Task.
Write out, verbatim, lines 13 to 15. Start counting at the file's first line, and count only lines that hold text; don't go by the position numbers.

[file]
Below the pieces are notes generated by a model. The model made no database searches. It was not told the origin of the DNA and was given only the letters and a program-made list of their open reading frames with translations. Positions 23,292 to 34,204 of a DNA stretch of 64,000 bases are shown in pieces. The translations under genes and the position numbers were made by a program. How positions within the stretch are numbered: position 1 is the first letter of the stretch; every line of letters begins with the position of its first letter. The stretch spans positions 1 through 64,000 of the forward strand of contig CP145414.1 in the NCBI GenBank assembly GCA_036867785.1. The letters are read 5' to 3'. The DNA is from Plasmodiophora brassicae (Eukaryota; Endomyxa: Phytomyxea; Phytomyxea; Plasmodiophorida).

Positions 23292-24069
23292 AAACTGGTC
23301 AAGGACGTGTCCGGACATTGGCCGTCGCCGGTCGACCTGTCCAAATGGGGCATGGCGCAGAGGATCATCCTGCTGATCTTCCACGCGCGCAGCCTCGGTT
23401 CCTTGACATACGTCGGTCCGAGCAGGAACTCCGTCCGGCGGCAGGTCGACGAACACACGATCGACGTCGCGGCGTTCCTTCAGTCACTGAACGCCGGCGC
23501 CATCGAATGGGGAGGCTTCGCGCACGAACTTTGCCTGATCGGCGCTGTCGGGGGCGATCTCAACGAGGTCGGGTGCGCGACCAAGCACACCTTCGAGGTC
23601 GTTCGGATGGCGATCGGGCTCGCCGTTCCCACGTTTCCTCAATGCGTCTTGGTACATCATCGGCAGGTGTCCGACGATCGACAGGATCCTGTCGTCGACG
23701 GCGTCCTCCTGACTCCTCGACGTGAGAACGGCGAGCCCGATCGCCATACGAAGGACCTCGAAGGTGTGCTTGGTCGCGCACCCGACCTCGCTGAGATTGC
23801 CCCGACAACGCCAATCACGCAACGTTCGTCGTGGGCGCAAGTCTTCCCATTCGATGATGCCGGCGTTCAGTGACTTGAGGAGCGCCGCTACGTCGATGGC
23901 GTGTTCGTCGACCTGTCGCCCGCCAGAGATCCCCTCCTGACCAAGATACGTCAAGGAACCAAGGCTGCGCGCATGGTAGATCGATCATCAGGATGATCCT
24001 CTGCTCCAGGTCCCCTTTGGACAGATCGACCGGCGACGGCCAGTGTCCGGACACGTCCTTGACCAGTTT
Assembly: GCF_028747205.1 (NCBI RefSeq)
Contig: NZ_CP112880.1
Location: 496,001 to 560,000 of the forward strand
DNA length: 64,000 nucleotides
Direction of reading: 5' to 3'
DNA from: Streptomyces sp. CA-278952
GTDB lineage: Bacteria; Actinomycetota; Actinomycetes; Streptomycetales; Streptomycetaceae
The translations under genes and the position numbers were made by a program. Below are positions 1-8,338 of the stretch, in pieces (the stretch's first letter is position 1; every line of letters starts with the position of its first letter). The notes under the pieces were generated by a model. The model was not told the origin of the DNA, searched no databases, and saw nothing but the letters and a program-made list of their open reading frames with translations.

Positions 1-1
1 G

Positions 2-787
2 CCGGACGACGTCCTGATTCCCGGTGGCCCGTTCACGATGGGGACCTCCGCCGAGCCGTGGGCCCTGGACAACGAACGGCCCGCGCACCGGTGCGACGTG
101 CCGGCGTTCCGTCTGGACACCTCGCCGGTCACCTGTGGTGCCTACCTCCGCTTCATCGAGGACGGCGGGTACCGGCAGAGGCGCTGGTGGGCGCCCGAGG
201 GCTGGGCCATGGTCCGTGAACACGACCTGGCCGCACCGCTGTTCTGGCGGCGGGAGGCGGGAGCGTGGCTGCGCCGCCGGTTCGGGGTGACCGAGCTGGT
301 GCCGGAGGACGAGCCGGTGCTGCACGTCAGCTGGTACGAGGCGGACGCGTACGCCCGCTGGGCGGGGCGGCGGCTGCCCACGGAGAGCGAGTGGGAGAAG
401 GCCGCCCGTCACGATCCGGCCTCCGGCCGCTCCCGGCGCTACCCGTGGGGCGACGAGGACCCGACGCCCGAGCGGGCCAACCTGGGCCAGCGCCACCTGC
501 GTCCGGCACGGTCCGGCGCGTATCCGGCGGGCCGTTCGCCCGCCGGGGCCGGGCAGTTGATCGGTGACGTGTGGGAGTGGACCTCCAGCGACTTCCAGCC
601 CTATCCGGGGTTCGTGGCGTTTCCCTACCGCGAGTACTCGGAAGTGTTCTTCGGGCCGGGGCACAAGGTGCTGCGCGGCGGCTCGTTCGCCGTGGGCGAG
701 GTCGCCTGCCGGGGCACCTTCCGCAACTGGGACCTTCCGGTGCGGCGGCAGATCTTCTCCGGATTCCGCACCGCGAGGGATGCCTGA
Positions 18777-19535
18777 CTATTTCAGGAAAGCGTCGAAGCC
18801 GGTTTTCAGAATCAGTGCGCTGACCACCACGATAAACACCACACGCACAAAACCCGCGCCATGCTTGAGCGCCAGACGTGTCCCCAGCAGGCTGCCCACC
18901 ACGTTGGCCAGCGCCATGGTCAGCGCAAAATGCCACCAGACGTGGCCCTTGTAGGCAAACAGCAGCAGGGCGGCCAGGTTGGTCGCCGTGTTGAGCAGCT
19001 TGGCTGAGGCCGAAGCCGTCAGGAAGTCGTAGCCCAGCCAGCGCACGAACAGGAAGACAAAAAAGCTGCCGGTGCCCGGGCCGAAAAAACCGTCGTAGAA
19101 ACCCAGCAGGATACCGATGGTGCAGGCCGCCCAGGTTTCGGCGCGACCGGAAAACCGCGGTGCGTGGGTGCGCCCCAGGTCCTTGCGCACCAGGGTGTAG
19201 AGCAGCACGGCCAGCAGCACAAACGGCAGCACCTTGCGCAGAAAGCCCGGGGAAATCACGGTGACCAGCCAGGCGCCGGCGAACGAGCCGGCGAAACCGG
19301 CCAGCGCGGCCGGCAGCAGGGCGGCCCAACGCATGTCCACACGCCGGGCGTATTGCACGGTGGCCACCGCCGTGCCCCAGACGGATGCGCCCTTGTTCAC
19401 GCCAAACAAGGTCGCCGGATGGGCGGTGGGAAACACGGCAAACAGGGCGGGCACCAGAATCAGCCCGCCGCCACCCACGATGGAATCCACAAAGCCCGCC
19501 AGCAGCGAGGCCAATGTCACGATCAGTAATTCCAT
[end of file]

Contig: NZ_CP112880.1
Location: 496,001 to 560,000 of the forward strand
DNA length: 64,000 nucleotides